As the acting cybersecurity chief of a federal agency, Timothy DeFoggi should have been well versed in the digital footprints users leave behind online when they visit web sites and download images.
But DeFoggiconvicted today in Nebraska on three child porn charges including conspiracy to solicit and distribute child pornmust have believed his use of the Tor anonymizing network shielded him from federal investigators.
Hes the sixth suspect to make this mistake in Operation Torpedo, an FBI operation that targeted three Tor-based child porn sites and that used controversial methods to unmask anonymized users.
But DeFoggis conviction is perhaps more surprising than others owing to the fact that he worked at one time as the acting cybersecurity director of the U.S. Department of Health and Human Services. DeFoggi worked for the department from 2008 until January this year. A department official told Business Insider that DeFoggi worked in the office of the assistant secretary for administration as lead IT specialist but a government budget document for the department from this year (.pdf) identifies a Tim DeFoggi as head of OS IT security operations, reporting to the departments chief information security officer.
The porn sites hes accused of usingincluding one called PedoBookwere hosted on servers in Nebraska and run by Aaron McGrath, who has already been convicted for his role in the sites. The sites operated as Tor hidden servicessites that have special .onion URLs and that cannot normally be traced to the physical location where they are hosted.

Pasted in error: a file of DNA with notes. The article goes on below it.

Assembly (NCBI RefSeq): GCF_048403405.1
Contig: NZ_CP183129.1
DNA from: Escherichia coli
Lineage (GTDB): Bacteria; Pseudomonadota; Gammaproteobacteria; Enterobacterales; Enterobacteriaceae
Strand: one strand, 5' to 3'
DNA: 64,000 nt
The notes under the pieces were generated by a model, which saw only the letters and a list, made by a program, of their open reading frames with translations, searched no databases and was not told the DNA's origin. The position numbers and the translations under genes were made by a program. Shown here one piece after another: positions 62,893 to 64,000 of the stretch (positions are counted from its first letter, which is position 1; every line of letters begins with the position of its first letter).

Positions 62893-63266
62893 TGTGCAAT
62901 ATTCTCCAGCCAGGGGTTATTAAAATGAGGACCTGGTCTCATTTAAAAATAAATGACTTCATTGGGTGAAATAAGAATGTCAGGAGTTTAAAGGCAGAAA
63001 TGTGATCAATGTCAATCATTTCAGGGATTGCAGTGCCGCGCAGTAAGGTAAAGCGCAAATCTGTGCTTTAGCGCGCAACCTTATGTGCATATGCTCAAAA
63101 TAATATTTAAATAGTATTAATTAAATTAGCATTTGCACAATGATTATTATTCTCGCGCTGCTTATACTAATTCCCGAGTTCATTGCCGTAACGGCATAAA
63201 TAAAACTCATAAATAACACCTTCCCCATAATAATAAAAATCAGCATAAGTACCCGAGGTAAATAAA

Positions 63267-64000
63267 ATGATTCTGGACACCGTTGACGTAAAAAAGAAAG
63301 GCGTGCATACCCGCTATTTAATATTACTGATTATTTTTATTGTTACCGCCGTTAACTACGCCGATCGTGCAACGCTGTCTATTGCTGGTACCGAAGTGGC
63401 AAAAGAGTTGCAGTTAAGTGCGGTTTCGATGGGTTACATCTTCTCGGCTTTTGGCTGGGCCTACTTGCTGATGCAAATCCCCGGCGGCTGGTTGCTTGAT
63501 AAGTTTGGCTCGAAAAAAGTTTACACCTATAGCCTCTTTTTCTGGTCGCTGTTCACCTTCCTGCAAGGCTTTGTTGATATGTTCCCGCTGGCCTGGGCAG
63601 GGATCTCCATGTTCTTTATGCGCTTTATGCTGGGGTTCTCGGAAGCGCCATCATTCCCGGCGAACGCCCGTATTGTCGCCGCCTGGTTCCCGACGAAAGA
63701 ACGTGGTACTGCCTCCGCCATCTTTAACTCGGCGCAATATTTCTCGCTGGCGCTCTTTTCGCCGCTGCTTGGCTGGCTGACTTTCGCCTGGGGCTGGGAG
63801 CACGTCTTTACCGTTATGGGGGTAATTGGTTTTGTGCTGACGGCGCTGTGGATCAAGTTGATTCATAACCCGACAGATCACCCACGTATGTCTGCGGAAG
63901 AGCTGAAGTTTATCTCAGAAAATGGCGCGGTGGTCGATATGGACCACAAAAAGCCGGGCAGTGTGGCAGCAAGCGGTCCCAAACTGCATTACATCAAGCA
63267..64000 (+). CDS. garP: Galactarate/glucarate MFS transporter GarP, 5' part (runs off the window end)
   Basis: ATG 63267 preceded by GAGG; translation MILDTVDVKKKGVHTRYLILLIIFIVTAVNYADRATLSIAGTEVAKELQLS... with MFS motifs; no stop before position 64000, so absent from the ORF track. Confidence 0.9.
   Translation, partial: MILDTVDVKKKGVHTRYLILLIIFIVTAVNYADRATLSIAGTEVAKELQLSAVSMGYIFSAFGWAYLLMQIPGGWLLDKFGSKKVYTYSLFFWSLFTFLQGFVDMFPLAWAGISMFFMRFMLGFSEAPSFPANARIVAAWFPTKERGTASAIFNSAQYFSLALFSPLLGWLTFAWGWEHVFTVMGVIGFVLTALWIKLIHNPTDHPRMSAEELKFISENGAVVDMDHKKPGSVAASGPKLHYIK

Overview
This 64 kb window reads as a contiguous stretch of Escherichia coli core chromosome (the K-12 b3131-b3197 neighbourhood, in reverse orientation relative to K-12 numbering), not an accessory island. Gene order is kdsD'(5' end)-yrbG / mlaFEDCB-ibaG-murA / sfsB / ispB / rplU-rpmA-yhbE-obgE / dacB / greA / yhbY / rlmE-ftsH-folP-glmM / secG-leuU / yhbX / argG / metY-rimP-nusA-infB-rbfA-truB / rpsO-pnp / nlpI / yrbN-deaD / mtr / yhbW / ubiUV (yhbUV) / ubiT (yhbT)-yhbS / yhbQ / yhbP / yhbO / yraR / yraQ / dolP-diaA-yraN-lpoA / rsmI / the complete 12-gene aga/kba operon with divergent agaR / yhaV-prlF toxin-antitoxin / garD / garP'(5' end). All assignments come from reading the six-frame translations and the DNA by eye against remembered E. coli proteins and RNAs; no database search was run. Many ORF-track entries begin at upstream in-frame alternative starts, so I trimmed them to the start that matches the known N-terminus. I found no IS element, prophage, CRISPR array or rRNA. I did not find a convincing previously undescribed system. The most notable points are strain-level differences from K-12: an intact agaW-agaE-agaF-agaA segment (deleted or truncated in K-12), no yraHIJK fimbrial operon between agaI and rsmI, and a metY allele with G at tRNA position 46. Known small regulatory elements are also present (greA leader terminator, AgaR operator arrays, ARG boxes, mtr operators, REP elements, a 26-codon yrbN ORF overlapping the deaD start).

Although anyone could use the sites, registered users like DeFoggiwho was known online under the user names fuckchrist and PTasseatercould set up profile pages with an avatar, often child porn images, and personal information and upload files. The site archived more than 100 videos and more than 17,000 child porn and child erotica images, many of them depicting infants and toddlers being sexually abused by adults.
The FBI seized the sites in late 2012, after McGrath failed to secure his administrative account with a password. Agents were able to log in and uncover the IP address of the Nebraska server where he was hosting two of them. McGrath worked at the server farm, and hosted the third site from his home. The FBI monitored him for a year and after arresting him in November 2012 continued to operate his child porn sites secretly from a federal facility in Omaha for several weeks before shutting them down. During this time, they monitored the private communications of DeFoggi and others and engaged in various investigative techniquesto defeat the anonymous browsing technology afford by the Tor network and identify the real IP addresses of users.
These techniques successfully revealed the true IP addresses of approximately 25 domestic users who accessed the sites (a small handful of domestic suspects were identified through other means, and numerous foreign-based suspect IPs were also identified), prosecutors wrote in a court document. In March 2013, twenty suspects were indicted in Nebraska; followed by two others who were indicted the following August.
One of these techniques involved drive-by downloads that infected the computers of anyone who visited McGraths web sites. The FBI has been using malicious downloads in this way since 2002, but focused on targeting users of Tor-based sites only in the last two years.
Tor is free software that lets users surf the web anonymously. Using the Tor browser, the traffic of users is encrypted and bounced through a network of computers hosted by volunteers around the world before it arrives at its destination, thus masking the IP address from which the visitor originates.
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Federal Cybersecurity Director Found Guilty on Child Porn Charges